Election of Senators
"There are gentlemen of great abilities employed in this Convention, many of whom were in the first Congress, and several that were concerned in forming the Articles of Confederation now about to be altered and amended. You, my children, ought to pray for a successful issue to their labours, as the result is to be a form of Government under which you are to live,…"
- Robert Morris to his sons Robert and Thomas in Leipzig
The Convention took up Resolution 4 - members of 2nd Branch of National Legislature (Senate) to be elected by state legislatures, be at least 30, for a 7 year term, to receive a fixed stipend and ineligible to other state or Federal office.
Charles Pinckney (SC) began the day with a speech stressing the unique equality among Americans which precluded a House of Lords. He wished to retain the state governments, and favored election of the second house by the state legislatures.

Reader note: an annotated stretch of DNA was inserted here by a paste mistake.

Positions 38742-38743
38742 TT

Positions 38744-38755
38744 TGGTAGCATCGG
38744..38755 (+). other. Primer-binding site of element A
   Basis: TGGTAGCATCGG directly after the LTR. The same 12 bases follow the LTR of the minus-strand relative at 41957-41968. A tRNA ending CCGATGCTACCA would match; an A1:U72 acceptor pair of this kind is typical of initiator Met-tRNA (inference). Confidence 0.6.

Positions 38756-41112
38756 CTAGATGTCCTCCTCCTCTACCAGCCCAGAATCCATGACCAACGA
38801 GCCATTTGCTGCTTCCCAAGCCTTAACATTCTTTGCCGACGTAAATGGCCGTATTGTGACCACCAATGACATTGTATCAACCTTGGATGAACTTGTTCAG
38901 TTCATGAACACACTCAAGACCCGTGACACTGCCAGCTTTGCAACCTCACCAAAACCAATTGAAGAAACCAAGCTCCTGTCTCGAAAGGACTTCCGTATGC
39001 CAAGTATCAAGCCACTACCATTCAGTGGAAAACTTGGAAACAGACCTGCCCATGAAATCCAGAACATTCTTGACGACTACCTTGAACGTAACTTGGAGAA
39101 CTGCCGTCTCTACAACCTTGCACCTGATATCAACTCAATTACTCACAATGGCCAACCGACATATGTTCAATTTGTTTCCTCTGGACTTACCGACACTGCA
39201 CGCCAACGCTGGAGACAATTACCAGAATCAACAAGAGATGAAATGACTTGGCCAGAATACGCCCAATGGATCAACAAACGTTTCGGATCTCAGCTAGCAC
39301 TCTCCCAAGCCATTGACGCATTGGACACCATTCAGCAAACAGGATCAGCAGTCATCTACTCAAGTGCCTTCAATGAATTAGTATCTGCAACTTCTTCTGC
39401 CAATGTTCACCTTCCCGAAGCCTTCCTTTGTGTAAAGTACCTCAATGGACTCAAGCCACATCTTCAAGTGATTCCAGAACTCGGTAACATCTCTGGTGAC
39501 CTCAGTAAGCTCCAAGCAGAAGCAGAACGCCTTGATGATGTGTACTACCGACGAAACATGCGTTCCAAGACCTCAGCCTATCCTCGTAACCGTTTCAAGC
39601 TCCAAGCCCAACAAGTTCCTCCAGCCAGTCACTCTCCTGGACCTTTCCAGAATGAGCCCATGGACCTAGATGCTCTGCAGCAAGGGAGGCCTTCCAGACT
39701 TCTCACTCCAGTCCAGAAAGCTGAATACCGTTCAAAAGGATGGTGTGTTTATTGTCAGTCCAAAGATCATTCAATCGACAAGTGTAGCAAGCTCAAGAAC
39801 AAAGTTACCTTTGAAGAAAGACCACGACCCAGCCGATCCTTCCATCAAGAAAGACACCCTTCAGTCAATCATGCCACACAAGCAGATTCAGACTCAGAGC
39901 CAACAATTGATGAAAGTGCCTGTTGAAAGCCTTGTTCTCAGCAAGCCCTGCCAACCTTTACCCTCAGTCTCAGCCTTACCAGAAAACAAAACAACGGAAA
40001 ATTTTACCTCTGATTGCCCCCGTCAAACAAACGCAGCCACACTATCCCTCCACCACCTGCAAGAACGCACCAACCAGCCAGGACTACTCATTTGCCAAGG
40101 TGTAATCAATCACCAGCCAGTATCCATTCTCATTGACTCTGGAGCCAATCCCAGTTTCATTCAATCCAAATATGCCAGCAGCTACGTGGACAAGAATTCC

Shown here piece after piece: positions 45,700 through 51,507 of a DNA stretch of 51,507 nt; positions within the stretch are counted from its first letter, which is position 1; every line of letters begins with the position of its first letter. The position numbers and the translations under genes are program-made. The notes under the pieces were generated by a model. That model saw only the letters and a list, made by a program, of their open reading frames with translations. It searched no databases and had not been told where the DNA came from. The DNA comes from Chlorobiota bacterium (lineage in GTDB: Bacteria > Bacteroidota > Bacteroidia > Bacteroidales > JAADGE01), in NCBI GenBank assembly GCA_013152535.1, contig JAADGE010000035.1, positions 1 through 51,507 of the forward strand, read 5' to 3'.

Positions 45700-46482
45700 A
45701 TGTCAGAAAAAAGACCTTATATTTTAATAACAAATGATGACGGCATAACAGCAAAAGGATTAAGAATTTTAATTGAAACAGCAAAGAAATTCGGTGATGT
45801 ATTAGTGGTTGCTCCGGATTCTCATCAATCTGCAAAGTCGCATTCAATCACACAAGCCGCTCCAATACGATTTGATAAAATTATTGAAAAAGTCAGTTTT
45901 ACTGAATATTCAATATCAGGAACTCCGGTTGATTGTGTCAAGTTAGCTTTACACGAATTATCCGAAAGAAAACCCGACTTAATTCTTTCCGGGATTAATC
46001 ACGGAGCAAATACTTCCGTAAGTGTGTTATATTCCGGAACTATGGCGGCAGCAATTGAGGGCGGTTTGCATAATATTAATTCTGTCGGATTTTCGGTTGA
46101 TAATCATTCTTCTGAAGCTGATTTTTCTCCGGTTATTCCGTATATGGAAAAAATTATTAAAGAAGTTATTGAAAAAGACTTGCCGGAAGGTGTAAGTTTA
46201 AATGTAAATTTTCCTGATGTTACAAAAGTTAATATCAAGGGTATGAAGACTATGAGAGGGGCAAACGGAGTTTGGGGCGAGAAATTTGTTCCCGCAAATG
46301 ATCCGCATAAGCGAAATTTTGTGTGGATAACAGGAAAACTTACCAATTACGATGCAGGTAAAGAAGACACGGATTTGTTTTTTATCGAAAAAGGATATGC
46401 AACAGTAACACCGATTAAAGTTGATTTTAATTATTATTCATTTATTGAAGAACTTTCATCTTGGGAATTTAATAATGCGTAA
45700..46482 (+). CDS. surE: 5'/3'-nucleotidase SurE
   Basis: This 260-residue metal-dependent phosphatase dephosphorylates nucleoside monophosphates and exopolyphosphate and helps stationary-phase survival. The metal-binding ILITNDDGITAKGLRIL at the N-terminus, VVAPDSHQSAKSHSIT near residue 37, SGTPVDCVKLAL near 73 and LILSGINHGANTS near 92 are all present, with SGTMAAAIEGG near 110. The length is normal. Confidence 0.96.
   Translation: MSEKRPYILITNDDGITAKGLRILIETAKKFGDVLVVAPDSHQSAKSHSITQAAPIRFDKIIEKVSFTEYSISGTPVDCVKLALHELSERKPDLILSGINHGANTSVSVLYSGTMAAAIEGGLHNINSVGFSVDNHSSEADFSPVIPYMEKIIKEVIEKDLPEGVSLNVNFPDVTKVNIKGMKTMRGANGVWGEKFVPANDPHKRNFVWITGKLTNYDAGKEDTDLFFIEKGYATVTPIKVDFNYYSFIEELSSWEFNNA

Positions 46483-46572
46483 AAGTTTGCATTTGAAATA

Mr. Gorham (MA) remarked that he inclined to a compromise on the rule of proportion (the number of Senators to be allowed each State).
George Read (DE) called for old state debts to be paid for in common from the sale of land in the western territories ceded by Britain. Perhaps then the small states would listen to the idea of a proportional second house. As noted by Madison, Read said, "Let justice be done on this head; let the fund be applied fairly and equally to the discharge for the general debt, and the smaller states who had been injured would listen then perhaps to those ideas of just representation which had been held out."
After extensive debate, the convention agreed to have the state legislatures elect Senators, and that they should be at least 30 years old. It defeated proposals that they serve 7, 6 or 5 year terms, leaving that question undecided.